International Payment Tools
Table of contents
II. Common Payment Instruments
1. Cash in advance
2. Letter of credit
3. Documentary collection
4. Open account or credit
5. Countertrade or Barter
6.Other Payment Methods
III. Resources and Annex
Annex :Common Discrepancies Which Can Lead To Non-payment of a Commercial Letter of Credit
Figure 1 - Letter of Credit Diagram
Figure 2 - International Payment Instruments Comparison Chart
Many enterprises, even those that operate on a global scale are sometimes unfamiliar with the legal controls, cultural expectations, business practices, and regulatory mechanisms of other countries. This is especially true for emerging agro-enterprises in developing countries. Today, international trading partners can conduct business never having even met or spoken with each other. Inadequate knowledge of the options that are available increases transactional uncertainty and the possibility of loss. In the presence of such uncertainties the likelihood of trade is reduced. More than ever, private sector development programs are aware of the increasing globalization of trade. The implementation of trade promotion initiatives, import-export programs, production of high-value crops for export, business development centers and other trade related programs require the participants have a good understanding of one of the most critical aspects of trade: getting paid. As new technologies and advances in communications are changing trade logistics and speeding and facilitating transactions, businesses are finding new opportunities and new ways to operate. Today, financial letters of credit can be opened by email, commitments for foreign exchange hedges can be made over the telephone and the purchase of container loads of produce and their shipping costs can be charged to corporate credit cards. Despite these cutting-edge advancements most payment transactions still follow basic rules.
II. Common Payment Methods
Insuring payment starts long before a contract is signed. It is up to the seller, or his representative, to perform ‘due diligence’ or a reasonable assessment of the risks posed by the potential buyer. The caveat, "know who you're dealing with" applies firmly here. Even the most rudimentary market research ought to be able to provide some information on the buyer: · In many developed countries chambers of commerce, Better Business Bureaus or their equivalents are a good start · In the U.S. the Red Book or the Blue Book can be used to assess buyers of products · some of the larger credit reporting services such as TRW and Dun & Bradstreet have international affiliates and a reasonably priced credit check can be conducted in a matter of minutes via the Internet · Trade associations and trade promotion organizations can sometimes be informative · Of course, freight forwarders, brokers, and even banks can be excellent sources of information · Many sellers are uncomfortable directly asking the buyer to provide references but this can yield not only useful information about the buyer but also access to an expanded network, not to mention potentially improving the buyer’s conscience since he must consider that his standing with other sellers in this network would suffer should he not make timely payment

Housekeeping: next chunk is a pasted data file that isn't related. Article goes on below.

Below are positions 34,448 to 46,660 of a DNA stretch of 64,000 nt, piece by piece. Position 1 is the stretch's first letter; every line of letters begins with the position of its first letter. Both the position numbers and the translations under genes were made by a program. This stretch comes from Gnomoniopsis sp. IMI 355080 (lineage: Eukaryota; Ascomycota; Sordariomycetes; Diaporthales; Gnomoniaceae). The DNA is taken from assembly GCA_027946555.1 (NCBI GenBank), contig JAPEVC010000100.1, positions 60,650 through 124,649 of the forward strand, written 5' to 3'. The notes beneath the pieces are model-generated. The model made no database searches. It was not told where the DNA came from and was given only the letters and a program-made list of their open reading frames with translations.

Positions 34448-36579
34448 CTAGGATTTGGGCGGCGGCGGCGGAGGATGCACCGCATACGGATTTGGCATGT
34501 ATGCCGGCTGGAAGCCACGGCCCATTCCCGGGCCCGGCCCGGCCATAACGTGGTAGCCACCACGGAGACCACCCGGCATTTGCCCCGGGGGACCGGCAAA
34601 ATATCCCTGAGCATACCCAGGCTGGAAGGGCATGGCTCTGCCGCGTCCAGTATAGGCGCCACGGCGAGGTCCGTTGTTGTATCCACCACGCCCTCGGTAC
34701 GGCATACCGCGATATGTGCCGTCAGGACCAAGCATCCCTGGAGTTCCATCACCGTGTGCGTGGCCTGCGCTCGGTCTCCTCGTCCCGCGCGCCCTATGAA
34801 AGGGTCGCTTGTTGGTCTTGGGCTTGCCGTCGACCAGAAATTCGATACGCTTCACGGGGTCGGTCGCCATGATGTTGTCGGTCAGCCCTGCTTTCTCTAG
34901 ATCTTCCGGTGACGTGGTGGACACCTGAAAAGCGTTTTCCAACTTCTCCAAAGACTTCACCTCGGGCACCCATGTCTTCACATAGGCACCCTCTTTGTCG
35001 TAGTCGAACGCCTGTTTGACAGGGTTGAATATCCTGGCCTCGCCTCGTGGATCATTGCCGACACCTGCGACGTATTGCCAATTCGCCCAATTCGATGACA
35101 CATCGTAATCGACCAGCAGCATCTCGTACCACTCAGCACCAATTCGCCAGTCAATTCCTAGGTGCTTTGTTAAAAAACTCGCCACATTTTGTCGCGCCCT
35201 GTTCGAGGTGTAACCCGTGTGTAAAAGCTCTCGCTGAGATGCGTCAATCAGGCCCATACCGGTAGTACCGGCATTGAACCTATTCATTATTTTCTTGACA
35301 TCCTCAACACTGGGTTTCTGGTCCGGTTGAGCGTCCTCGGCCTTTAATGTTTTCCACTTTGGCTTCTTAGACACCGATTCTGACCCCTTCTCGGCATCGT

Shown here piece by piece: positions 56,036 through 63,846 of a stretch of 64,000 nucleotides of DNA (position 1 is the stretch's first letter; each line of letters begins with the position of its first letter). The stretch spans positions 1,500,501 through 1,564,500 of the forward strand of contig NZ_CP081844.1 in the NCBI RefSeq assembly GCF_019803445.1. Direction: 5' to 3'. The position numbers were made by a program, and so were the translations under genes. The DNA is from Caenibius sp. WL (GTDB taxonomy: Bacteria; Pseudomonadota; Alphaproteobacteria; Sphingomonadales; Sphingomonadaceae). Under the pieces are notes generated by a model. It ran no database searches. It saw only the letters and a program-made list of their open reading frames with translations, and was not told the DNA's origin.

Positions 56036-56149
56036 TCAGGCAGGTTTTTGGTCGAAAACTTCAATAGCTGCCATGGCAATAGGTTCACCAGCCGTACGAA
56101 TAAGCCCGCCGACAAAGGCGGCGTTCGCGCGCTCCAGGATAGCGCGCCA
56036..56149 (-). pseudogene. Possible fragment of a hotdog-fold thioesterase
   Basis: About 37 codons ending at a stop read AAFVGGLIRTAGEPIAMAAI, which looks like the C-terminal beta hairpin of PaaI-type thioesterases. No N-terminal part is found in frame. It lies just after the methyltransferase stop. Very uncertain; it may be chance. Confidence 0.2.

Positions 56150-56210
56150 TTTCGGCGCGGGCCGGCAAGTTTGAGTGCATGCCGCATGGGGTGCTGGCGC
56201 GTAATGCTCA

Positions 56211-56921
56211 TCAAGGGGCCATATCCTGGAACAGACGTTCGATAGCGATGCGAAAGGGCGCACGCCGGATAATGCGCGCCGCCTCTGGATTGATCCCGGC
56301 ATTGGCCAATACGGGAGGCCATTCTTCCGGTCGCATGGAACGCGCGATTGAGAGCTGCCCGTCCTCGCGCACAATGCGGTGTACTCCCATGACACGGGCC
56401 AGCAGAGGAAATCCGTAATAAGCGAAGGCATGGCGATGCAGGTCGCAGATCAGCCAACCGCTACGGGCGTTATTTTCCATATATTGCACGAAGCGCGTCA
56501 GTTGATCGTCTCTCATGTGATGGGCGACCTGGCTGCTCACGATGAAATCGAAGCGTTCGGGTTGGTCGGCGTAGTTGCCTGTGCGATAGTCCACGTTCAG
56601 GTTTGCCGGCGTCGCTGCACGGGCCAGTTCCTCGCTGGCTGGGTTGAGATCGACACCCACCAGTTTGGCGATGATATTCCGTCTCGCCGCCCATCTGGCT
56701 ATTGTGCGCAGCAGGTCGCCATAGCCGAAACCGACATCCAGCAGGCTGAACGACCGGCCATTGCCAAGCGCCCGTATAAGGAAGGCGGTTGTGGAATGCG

Questions to ask before selecting the payment method
The next step is for the seller to use the information to make a decision based on a frank assessment of his risk tolerance. Answering some simple questions at this stage can help to avoid catastrophe later on.
· Can the business afford the loss if it is not paid?
· Will extending credit and the possibility of waiting several months for payment still make the sale profitable? · Can the sale only be made by extending credit?
· How long has the buyer been operating and what is his credit history? · Are there reasonable...
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